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thing. emily: when is the ipo? >> we are planning for it. as soon as we are ready to talk about it, that means it is not going to happen. so you should come here and talk about it before. emily: thanks so much for joining us. now to polytech. where silicon valley meets the hill. i caught up with house minority leader nancy pelosi right here in her district of san francisco. tech dollars are in hot demand as fundraising for the 2016 presidential race heats up. i asked her what she makes of the gop courting ceos like mark zuckerberg. >> people do what they do, but i would like to see them be more aggressive in congress in their policies as far as the tech community is concerned. whether it's tax policy and tax credits or innovation, whether its investments in education. innovation begins in the
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classroom. whether it is investments in infrastructure, which are essential to all job growth. whatever they do politically is one thing. i would like to see an interest in the tech and science community. emily: she was in town for the premiere of her daughter's documentary. film,ancisco 2.0 is the and sandra explained how the film became a critical review of the companies in silicon valley. >> i went door to door to all the tech companies and try to get them to talk to me, and they wouldn't. so instead i ended up talking to people who really are not happy here in the first place. lessonthat was the real in access journalism. emily: "san francisco 2.0" airs on hbo later this month. it is really good. still ahead, an inside look at vanity fair's annual list of the most disruptive innovators who are reshaping their industry. that is next. ♪
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emily: time for our daily byte. today's number 17 million. that's the number of people worldwide who booked to stay at airbnb. it is a 300 times surged over the last five years. earlier this summer the company raised $1.5 billion in funding and is working to approve a ceo for its operations in china. now to vanity fair's power list of the top 50 leading innovators and disruptors worldwide. mark zuckerberg has climbed to the top spot from his previous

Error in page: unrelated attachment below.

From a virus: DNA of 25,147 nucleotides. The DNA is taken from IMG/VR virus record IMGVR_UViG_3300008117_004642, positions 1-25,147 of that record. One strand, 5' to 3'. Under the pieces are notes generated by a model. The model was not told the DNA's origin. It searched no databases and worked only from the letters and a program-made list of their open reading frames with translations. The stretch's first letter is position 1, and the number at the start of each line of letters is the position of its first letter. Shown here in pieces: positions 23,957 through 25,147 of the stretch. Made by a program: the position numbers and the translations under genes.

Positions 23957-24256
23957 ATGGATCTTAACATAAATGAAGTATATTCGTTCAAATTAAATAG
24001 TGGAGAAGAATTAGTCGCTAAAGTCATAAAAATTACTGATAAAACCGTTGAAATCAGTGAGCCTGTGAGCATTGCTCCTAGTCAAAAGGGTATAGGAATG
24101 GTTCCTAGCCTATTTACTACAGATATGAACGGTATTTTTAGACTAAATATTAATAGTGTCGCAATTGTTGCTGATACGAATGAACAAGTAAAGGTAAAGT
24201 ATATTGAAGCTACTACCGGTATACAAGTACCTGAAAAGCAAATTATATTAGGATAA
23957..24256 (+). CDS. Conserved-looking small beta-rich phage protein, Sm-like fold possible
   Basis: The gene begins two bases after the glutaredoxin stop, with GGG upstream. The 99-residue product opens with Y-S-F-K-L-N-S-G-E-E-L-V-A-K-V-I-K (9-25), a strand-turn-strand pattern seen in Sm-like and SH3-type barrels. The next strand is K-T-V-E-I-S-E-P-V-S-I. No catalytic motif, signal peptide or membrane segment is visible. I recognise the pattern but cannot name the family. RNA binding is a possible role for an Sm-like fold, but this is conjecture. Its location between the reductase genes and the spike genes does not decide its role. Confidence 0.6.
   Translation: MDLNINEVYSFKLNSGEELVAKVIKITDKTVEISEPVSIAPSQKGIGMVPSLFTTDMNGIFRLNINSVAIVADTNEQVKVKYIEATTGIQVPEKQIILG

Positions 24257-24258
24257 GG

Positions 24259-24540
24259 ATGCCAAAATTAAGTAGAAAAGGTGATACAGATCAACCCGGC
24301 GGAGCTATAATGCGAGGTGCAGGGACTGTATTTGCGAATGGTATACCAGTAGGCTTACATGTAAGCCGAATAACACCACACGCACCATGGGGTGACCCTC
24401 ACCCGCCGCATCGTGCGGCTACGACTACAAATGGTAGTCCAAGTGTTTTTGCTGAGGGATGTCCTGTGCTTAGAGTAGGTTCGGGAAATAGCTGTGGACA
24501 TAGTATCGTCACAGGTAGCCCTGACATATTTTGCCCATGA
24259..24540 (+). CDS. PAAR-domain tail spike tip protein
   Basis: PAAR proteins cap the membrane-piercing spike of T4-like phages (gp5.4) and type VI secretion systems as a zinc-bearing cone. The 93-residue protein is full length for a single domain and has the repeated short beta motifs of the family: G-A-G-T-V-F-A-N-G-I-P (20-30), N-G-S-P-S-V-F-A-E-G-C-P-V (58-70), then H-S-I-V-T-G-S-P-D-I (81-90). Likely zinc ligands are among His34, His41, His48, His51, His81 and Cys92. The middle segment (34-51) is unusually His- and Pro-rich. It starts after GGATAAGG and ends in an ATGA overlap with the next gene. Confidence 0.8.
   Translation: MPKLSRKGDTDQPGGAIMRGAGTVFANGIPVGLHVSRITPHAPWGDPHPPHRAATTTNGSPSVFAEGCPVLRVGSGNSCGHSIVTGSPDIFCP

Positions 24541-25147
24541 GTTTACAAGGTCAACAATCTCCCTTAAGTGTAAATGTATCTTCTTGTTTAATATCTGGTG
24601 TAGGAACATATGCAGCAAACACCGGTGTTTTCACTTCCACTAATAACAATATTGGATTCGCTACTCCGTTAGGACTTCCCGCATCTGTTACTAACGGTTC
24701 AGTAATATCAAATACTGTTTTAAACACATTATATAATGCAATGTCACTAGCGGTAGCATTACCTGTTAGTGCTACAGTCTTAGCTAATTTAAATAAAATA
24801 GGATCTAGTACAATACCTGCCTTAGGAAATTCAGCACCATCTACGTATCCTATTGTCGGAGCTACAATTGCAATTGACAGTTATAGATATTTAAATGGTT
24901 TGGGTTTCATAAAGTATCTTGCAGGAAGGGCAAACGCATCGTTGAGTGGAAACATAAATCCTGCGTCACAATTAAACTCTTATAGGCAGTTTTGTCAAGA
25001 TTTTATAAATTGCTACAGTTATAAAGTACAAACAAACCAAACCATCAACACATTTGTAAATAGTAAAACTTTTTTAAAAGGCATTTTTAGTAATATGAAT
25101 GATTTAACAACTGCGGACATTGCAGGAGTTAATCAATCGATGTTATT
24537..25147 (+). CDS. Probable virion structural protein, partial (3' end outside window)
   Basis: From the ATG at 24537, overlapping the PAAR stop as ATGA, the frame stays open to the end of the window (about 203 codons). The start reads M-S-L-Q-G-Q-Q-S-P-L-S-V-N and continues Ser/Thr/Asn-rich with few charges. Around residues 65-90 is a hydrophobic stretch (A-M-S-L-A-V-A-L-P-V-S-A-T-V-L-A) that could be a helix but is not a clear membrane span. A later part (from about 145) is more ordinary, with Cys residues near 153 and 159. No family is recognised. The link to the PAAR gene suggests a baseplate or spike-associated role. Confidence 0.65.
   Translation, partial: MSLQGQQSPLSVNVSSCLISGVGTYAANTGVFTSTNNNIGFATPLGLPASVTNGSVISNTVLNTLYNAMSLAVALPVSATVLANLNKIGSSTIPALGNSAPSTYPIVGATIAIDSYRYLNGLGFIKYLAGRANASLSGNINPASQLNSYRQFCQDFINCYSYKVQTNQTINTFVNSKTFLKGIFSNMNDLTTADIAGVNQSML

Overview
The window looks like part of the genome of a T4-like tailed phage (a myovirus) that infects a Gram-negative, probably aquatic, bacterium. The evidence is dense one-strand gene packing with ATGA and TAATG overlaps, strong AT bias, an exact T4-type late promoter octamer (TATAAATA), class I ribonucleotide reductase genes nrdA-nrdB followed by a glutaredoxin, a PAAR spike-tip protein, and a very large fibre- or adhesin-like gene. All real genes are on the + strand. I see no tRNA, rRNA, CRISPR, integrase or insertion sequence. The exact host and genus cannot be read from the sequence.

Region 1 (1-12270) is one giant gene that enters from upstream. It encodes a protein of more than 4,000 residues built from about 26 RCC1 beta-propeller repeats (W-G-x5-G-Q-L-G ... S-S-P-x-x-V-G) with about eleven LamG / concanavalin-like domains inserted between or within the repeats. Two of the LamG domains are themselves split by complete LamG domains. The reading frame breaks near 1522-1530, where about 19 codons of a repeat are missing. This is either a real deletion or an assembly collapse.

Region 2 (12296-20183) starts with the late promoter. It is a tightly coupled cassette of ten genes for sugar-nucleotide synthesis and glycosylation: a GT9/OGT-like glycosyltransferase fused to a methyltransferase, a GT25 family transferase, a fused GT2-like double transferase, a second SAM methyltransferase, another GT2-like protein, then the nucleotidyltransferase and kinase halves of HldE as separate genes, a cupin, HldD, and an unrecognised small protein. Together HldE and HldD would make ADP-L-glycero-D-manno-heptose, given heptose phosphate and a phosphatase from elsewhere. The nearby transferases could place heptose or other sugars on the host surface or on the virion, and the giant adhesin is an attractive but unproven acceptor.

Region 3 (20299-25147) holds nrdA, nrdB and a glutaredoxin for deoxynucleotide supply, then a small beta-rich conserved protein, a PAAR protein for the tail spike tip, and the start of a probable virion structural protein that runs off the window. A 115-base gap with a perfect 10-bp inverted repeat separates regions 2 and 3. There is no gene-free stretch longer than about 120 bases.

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rank of number five on the list. joining me as someone who helps put the list together, john kelly. thanks for joining us. it seems obvious that he would be at the top of the list, except when you think of the therepeople on their -- like tim cook and larry page. why give zuckerberg the top spot? >> part of the thinking was that zuckerberg seems to go down on the notion that vr is the future. facebook came into the world before the providers of mobile , but really after many of us had phones in our pocket. so it seems vr is an opportunity to not just control the tech but control how we consume it also. -- kalanicks planet
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is number two. uber is certainly powerful but still has a lot to prove. >> the opportunities for uber are enormous. do they want to disrupt the other unicorns that are out there? the options are quite limitless. it will be interesting to see what he ends up trying to do with that company. nobody doubts he is ambitious and he will drive it somewhere. emily: given his relation of what is going on at twitter, quickly, taylor swift on the powers that be. why? >> taylor swift clearly is disruptive in her own way. she represents an old fashioned form of media. she seems to be able to get the media to bend to her will. when you look at spotify, it's been an enormous success story. emily: we will have to leave it there.
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great list, we will check it out. ♪
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>> from our studios in new york city, this is "charlie rose." [applause] charlie: tim cook is here. he is this ceo of apple. he succeeded steve jobs in august, 2011. he joined apple against his better judgment. he has said apple in early 1998 was very different than the apple of today. the company had been losing sales for years and was considered to be on the verge of extinction. he has also said working at apple was never in any plans i will outline for myself, but it was the best decision i ever made.